And they lived happily ever after.
Even today, years after you’ve outgrown fairy tales, those words make you smile. Ohh, how you love a happy ending, even though (and maybe because) life doesn’t always work out that way. As a matter of fact, in “Nothing Looks Familiar,” a new short-story collection by Shawn Syms, sad endings don’t always happen, either.
Worst case scenario. If it all goes well. God willing, everything will turn out alright – but if not, life goes on. We’ll live through it, just like the people in these stories.
A job in a slaughterhouse, for instance, is just a job and while Wanda would rather work somewhere else, there’s no real reason to move on. Instead, in “On the Line,” she takes lovers from everywhere but the kill floor. Nobody knows she does it, until she sleeps with the wrong man – a man whose wife is Wanda’s co-worker.
Because he had few friends (“He’d never been good at keeping” them), Adam was surprised that Shaggy wanted to hang out. They never did much, just a little mayhem now and then, but in “Four Pills,” the tables are about to turn.
Gimli, Manitoba is a tiny town perched on the shores of Lake Winnipeg. Sammy, who’s eight years old and Cindy, who’s just a baby, might have loved it there someday, but their mother had to get them away from there. The fumes from the drugs she made were no good for the kids; neither were the people she worked with or the tiny house where they mixed. In “Family Circus,” the kids’ mother starts making plans for escape.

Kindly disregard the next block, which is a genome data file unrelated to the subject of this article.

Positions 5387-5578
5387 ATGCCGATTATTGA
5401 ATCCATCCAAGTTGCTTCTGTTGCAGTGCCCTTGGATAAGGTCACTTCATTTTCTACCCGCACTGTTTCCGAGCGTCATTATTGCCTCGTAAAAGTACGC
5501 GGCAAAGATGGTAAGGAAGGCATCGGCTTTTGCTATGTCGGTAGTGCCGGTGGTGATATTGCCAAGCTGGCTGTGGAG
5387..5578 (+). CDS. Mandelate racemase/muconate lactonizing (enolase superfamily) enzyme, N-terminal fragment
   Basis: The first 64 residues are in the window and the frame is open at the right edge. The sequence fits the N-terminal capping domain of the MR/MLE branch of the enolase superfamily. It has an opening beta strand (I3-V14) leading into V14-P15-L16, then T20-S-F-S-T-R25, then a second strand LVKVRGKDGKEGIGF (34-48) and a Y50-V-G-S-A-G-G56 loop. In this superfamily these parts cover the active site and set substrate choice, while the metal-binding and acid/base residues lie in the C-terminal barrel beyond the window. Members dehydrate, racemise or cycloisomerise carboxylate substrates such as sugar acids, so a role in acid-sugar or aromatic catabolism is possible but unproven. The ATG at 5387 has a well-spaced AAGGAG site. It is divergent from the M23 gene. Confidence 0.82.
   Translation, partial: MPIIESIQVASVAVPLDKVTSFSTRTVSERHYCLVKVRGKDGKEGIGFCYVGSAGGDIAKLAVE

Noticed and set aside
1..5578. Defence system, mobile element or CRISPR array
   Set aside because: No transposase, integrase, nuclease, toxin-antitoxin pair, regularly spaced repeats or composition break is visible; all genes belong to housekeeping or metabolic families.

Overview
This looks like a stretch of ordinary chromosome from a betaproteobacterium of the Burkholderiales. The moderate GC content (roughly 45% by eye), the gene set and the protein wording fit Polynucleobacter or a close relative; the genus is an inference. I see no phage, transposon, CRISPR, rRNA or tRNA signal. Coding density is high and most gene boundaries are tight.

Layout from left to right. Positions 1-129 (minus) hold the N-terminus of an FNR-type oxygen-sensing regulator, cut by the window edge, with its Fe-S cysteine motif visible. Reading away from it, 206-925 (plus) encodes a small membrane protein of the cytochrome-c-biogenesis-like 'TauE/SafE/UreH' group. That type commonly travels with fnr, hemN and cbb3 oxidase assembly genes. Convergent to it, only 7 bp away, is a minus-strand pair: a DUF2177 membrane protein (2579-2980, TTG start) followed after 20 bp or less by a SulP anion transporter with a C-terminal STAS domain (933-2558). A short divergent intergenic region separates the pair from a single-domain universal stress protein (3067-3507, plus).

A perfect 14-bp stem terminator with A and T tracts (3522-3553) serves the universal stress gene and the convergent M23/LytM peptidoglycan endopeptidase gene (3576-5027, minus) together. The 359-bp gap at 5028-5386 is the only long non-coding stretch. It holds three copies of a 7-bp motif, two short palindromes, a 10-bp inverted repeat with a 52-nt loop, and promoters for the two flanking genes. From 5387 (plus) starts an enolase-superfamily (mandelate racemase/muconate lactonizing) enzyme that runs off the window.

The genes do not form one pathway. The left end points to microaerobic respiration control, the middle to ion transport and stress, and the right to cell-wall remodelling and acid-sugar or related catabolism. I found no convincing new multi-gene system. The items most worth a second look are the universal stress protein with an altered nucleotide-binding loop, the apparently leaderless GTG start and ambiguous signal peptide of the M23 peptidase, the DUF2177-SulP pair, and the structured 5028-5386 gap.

People didn’t have to like Brenda Foxworthy: she liked herself enough. As one of the Popular Girls, she got away with everything, including meanness to Dean and his friends, Preet and Rickie. Did Brenda hate their sexuality or their nerdiness? It didn’t matter because, in “Get Brenda Foxworthy,” the three had plenty of other reasons for revenge.
When Sean and Kate inherited a house from Kate’s dad, they also inherited an eccentric tenant that they rarely saw. In “Man, Woman, and Child,” Les Montague was a harmless old guy… wasn’t he?
Unsettling. That’s a good word to use when describing the eleven short stories inside “Nothing Looks Familiar.” Reading this book, in fact, is a little like watching an accident that you’re powerless to stop and can’t un-see. For sure, what you’ll read here will make you squirm.
But that’s not a bad thing, oddly enough. I found myself rather addicted to the stories that author Shawn Syms tells, even though they left me dangling, wondering what happened next. Another oddity: the characters in these stories aren’t particularly likeable, which leads to a certain amount of schadenfreude, or a smug, satisfactory feeling that things didn’t go so well for them.
These are stories that will tap you on the shoulder, days after you’ve finished the book. They’ll keep you awake, pondering. If you’re not careful, “Nothing Looks Familiar” could haunt you ever after.